This Sunday, 25 January, Greeks will vote in parliamentary elections of potentially historic importance, with Alexis Tsipras’s Syriza coalition currently ahead in the opinion polls. But according to Frédéric Lordon, Germany’s grip on the situation and the Greek radical Left party’s own inconsistencies might condemn it to some painful acrobatics.
For a long time Europe has been caught in a constitutional trap of its own making, with its neo-liberal treaties offering just two ways out of the current impasse: 1) the financial collapse of the European project, under the weight of its own internal contradictions; or 2) some political mishap coming along that will overthrow the whole system. The ECB’s announcement of the OMT programme  has avoided the first of these eventualities – for now – which leaves the second. And that’s the reason why the ‘European-institutional party’ has come to see democracy not as a normal state of political life but rather as a permanent source of threats – and it thinks itself justified in using any means necessary to stamp them out.
With Sunday's election approaching, the political theorist and leader of Syriza's Left Platform Stathis Kouvelakis comments on the movement and what's at stake, not only for the people of Greece but also for the rest of Europe.
I’ll make a few brief remarks on the Greek election campaign and the situation within Syriza, in order to help overcome the frustration of not being there. I reckon these comments are relatively ‘cool-headed’ – distance allows for that, at least.
1. The signs I’m getting from friends and comrades, in both Athens and the rest of Greece – corroborated by ‘local’ surveys (for the regions and major cities) – are all pointing the same way. It looks like there’s a wave of support heading Syriza’s way this Sunday. In the working-class districts of Athens the Right faces an utter rout. Meanwhile, outside the capital whole chunks of the right-wing electorate are now breaking for Syriza, following former PASOK voters. There is a calm atmosphere in the country, but at the same time real expectation is mounting. The conditions are ripe for a dynamic to build behind Syriza.
The 2014 European Parliament elections are scheduled to begin today coinciding with the 2014 local elections in England and Northern Ireland. Could these elections suffice to manifest a programme and force that empowers significant progress for the left? Etienne Balibar, in his essay most recent essay Useless European Elections? says “Obviously not. A rebirth of the political Left in Europe needs more, and other forms of trans-border mobilization.”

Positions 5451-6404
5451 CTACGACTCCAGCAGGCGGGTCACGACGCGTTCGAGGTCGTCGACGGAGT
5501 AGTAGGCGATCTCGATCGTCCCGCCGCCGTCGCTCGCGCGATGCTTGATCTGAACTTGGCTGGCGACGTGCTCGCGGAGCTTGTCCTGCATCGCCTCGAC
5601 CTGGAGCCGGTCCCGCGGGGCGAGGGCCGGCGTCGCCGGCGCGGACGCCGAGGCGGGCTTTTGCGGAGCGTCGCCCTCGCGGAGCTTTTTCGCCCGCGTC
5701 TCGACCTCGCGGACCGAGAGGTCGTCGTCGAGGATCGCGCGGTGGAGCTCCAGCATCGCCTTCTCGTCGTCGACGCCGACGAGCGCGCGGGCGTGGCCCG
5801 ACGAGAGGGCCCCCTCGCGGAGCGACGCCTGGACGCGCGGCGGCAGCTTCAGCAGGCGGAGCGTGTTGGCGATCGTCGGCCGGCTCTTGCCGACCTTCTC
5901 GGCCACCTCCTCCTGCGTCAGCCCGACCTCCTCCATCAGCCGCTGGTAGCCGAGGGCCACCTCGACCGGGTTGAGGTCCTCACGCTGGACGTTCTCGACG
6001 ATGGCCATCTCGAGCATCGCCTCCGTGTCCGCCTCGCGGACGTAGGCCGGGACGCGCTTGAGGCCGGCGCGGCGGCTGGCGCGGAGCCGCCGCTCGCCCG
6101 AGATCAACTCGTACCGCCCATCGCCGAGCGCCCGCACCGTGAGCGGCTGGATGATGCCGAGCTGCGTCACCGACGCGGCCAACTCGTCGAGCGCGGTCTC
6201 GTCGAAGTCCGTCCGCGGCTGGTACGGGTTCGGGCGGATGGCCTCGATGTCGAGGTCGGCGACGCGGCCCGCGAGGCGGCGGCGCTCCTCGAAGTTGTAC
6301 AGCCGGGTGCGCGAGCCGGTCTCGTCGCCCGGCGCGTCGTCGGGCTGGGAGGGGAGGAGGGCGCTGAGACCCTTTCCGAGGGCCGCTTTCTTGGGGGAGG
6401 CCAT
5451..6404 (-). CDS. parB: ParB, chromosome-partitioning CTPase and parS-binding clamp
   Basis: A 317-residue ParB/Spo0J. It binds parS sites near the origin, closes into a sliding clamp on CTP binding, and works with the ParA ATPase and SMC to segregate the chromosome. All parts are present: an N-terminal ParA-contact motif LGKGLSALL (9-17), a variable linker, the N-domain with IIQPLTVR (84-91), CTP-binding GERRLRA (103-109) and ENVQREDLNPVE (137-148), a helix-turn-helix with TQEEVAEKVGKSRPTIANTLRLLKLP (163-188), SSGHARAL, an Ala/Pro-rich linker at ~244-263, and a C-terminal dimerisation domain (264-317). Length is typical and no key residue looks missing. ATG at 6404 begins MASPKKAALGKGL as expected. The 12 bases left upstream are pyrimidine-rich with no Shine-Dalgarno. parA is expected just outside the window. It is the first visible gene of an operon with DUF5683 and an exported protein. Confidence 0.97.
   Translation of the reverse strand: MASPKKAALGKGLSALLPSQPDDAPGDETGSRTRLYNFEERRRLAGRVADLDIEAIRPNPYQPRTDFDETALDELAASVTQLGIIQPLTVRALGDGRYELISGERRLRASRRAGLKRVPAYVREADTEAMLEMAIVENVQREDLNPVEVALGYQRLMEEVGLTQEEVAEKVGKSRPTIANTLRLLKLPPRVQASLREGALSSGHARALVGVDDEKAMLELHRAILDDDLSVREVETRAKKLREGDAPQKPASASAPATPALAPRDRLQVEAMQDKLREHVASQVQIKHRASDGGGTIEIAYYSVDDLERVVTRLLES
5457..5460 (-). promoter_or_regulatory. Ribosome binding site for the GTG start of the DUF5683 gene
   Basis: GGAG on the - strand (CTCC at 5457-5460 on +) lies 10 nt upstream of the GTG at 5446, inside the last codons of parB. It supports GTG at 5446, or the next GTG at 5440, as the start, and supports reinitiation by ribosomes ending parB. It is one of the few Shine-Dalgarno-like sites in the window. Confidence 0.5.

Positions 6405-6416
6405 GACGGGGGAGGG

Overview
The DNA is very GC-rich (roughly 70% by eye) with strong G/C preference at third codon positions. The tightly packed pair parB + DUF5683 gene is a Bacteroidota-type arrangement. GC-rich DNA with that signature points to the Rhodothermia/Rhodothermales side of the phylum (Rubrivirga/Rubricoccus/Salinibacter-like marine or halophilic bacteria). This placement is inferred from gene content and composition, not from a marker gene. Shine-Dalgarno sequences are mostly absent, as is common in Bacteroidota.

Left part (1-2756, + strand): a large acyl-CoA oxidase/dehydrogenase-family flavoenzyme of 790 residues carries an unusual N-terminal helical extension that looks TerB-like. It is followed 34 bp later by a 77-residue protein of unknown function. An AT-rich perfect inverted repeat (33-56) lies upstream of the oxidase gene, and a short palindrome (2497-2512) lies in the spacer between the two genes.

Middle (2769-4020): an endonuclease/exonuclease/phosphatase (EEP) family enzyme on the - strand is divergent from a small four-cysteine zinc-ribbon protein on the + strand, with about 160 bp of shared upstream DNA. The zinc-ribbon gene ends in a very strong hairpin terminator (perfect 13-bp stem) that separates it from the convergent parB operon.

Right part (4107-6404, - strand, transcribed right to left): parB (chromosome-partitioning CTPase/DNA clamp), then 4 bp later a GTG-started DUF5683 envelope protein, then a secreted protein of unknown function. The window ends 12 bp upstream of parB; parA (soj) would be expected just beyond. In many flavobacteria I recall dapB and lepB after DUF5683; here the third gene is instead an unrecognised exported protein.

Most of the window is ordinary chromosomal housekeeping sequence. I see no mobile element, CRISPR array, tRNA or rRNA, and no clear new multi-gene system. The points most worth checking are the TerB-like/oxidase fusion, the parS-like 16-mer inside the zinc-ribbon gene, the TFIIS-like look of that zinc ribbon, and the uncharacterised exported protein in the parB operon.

Here, Verso presents a reading list which aims to analyze, criticize, and mobilize the Lefts voice toward the Eurozone’s development.
All books listed are available for direct purchase from our site at discounts of 40% off paperbacks, 30% off hardcovers, and 50% off ebooks, with free shipping, and ebooks bundled with your print purchase where available.
In late January the philosopher Alain Badiou was in Athens, where he gave three talks. The theme of the first of these was Plato, the second was on Lacan, while the third – the text of which appears below – was the most ‘political’. Each of the three talks had a packed-out audience. For this third talk, indeed, even the amphitheatre of the Law School did not suffice to contain the great number of attendees, with many of the large crowd of young people present filling out the stairs and floor. It took place on 25 January, and was jointly organised by the psychoanalysis review Alithia, the municipal elections movement Open City, and the SYRIZA youth organisation ‘Left Union’. It was supported by the Nikos Poulantzas Institute.
The principle that there is a single world does not contradict the infinite play of identities and differences
I would like to thank, and to salute, all our Greek friends, and beyond that all those who are today struggling against the terrible situation inflicted on the Greek people by the financial oligarchy that today holds power in Europe, in service of globalised capitalism.